|
|
|
Victor Post
  • OUR VIEW: Maybe Congress should do as pope did

  • Even if Congress manages to save us from the brink, damage has been done. Consumer confidence plunged more than 8 points between December and January. That means less spending and so, fewer jobs. All because of the narcissistic partisanship of Congress.

    • email print
  •  Across the board hatchet cuts will affect services provided by the Centers for Disease Control and Head Start. The Department of Transportation will be forced to cut nearly $1 billion, affecting the Federal Aviation Administration most starkly. Cuts to the Energy Department will impede its ability to adequately protect and maintain the nation’s nuclear weapons program. This doesn’t begin to cover all of the many cuts that will be imposed by sequestration.
    Even if Congress manages to save us from the brink, damage has been done. Consumer confidence plunged more than 8 points between December and January. That means less spending and so, fewer jobs. All because of the narcissistic partisanship of Congress.
    Unless our representatives in Washington can put aside their ill will toward each other and become effective leaders – now – each and every one should resign. It’s the honorable thing to do.
    Earlier this month, Pope Benedict XVI announced he would resign because he had become too infirm to effectively fulfill his responsibilities. Out of a profound respect for his position and the people he serves, he made the honorable choice. Considering how ineffectual, how terminally ill Congress has become, we would suggest they do the same.
    The complete and utter dereliction of duty committed by members of Congress has worn on too long. A war of sorts was declared between Democrats and Republicans and it has left us all bloodied:
    In the past decade, a Republican congressman shouted “you lie!” to the President of the United States as the president addressed a joint session of Congress.
    A Wesleyan Media Project report on the 2010 Congressional elections found Democrats resorted to far more personal attacks against Republican opponents whereas Republicans tended to focus on the issues.
    Senate Republicans have violated the filibuster motion, once used rarely to prevent voting on legislation, now constantly, to grind Senate business almost to a standstill.
    As a result of the uncivil war between the parties, the U.S. has not had a budget in four years. Several times we’ve lurched toward the edge of fiscal cliffs and smacked against debt ceilings, resulting in our AAA credit rating being downgraded in 2011. It may happen again in the coming weeks. We have a $16 trillion national debt, two crucial national security posts unfilled and now the country faces the bogeyman of indiscriminate cuts – $85 billion in the first six months alone – called sequestration, a bogeyman of the President’s and Congress’s own creation.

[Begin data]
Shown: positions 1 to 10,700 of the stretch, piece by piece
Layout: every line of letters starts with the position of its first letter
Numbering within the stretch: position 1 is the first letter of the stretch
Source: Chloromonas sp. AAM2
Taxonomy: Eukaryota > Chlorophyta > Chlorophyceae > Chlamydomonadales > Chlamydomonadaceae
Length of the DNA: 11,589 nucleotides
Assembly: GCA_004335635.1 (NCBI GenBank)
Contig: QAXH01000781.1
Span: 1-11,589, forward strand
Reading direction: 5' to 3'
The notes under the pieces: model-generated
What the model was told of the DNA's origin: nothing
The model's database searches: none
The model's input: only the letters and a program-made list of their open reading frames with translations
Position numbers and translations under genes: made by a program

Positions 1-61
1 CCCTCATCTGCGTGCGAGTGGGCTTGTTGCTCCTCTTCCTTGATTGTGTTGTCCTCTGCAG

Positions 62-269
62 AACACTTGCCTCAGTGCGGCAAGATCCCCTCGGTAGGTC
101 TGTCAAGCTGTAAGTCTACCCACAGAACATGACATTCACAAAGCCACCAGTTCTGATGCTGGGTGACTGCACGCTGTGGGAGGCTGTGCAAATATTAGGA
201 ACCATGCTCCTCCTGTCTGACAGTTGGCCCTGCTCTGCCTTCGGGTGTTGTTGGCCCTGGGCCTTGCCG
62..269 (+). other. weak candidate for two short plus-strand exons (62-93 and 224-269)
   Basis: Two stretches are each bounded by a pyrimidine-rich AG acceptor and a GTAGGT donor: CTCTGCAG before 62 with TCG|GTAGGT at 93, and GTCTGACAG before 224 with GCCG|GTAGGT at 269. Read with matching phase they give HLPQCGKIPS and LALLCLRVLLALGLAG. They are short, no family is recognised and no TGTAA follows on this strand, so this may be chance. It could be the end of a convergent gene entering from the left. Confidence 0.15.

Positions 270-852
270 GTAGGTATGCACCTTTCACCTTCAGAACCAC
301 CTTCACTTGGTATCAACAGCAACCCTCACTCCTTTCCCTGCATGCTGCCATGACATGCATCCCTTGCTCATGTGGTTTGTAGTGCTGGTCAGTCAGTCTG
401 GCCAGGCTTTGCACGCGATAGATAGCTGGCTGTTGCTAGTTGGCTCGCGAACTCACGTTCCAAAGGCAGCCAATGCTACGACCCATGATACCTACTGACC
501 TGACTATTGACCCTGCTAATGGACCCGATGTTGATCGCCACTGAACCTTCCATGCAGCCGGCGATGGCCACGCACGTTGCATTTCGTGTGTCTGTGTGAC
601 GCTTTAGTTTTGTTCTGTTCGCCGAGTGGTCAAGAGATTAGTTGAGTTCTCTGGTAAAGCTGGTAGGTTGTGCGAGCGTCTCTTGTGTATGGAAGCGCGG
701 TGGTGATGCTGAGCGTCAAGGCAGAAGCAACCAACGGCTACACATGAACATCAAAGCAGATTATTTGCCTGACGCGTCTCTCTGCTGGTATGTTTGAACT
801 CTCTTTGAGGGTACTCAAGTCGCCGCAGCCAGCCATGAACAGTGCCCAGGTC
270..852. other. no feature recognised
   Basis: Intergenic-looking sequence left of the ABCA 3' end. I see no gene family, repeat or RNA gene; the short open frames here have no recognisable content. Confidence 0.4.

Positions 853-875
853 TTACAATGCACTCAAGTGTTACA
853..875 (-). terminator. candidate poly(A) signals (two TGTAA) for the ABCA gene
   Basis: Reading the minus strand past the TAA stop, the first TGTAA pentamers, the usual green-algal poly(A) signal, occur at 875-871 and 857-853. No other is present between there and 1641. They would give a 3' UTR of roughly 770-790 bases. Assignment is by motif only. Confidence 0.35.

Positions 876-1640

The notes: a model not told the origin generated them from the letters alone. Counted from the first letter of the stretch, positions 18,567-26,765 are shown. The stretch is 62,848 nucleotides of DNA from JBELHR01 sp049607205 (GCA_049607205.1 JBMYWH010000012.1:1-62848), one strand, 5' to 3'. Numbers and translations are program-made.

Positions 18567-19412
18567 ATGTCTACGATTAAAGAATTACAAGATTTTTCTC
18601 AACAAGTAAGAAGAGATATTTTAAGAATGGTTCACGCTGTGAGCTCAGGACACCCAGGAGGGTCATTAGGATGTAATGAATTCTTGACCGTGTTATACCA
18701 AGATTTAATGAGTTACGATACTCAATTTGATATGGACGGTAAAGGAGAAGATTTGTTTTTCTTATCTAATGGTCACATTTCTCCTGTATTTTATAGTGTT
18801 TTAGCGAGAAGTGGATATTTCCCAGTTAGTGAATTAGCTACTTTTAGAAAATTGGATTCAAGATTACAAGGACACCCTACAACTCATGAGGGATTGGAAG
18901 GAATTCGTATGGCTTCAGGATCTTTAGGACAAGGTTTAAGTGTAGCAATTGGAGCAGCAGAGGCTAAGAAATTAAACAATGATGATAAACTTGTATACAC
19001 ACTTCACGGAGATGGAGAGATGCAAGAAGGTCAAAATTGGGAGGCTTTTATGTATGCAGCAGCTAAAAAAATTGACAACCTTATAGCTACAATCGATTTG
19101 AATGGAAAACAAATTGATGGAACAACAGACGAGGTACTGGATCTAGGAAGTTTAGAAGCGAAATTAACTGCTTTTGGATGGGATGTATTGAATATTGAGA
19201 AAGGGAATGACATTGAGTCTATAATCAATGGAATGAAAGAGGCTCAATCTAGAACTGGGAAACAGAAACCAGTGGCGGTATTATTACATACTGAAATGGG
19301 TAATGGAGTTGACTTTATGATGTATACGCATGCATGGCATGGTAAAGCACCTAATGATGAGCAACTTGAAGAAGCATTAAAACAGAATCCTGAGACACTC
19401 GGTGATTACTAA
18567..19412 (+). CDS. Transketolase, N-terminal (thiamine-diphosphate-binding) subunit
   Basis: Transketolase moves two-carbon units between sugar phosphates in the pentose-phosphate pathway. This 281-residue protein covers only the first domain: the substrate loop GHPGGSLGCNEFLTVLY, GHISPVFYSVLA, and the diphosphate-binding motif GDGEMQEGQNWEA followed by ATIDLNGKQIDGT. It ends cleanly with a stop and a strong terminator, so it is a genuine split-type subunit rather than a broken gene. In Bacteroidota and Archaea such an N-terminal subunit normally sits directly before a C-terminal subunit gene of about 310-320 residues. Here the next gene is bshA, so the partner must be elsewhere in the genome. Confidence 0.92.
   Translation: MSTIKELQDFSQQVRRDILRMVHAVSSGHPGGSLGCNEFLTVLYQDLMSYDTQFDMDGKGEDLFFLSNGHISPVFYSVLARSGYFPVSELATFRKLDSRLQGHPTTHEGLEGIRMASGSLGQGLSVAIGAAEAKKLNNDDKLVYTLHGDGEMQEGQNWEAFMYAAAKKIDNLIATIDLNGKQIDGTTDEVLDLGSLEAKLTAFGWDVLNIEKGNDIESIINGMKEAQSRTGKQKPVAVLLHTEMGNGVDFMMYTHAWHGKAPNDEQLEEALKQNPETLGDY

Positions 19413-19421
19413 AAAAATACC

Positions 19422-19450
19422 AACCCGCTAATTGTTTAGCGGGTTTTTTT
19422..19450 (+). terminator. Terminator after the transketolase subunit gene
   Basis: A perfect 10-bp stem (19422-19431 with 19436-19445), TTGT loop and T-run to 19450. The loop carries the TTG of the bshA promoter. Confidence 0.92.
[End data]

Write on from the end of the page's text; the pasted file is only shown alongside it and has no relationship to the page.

With sequestration due to take effect Friday and no resolution in sight, members of Congress inexplicably chose to take this past week off. With just days to go, Congress is cast about the country instead of sitting together, as honorable leaders do, and hammering out a tough compromise. A resolution might not leave either party satisfied, but the integrity and well-being of the country would be restored.
    Page 2 of 2 - As a result of Congress’s intention to lead our nation into sequestration, the Defense Department estimates 800,000 civilian defense workers face furlough in the next month. And that’s only one sector of our economy.
    Even if Congress manages to save us from the brink, damage has been done. Consumer confidence plunged more than 8 points between December and January. That means less spending and so, fewer jobs. All because of the narcissistic partisanship of Congress.
    Unless our representatives in Washington can put aside their ill will toward each other and become effective leaders – now – each and every one should consider whether they should continue to represent us.
     
     
      • calendar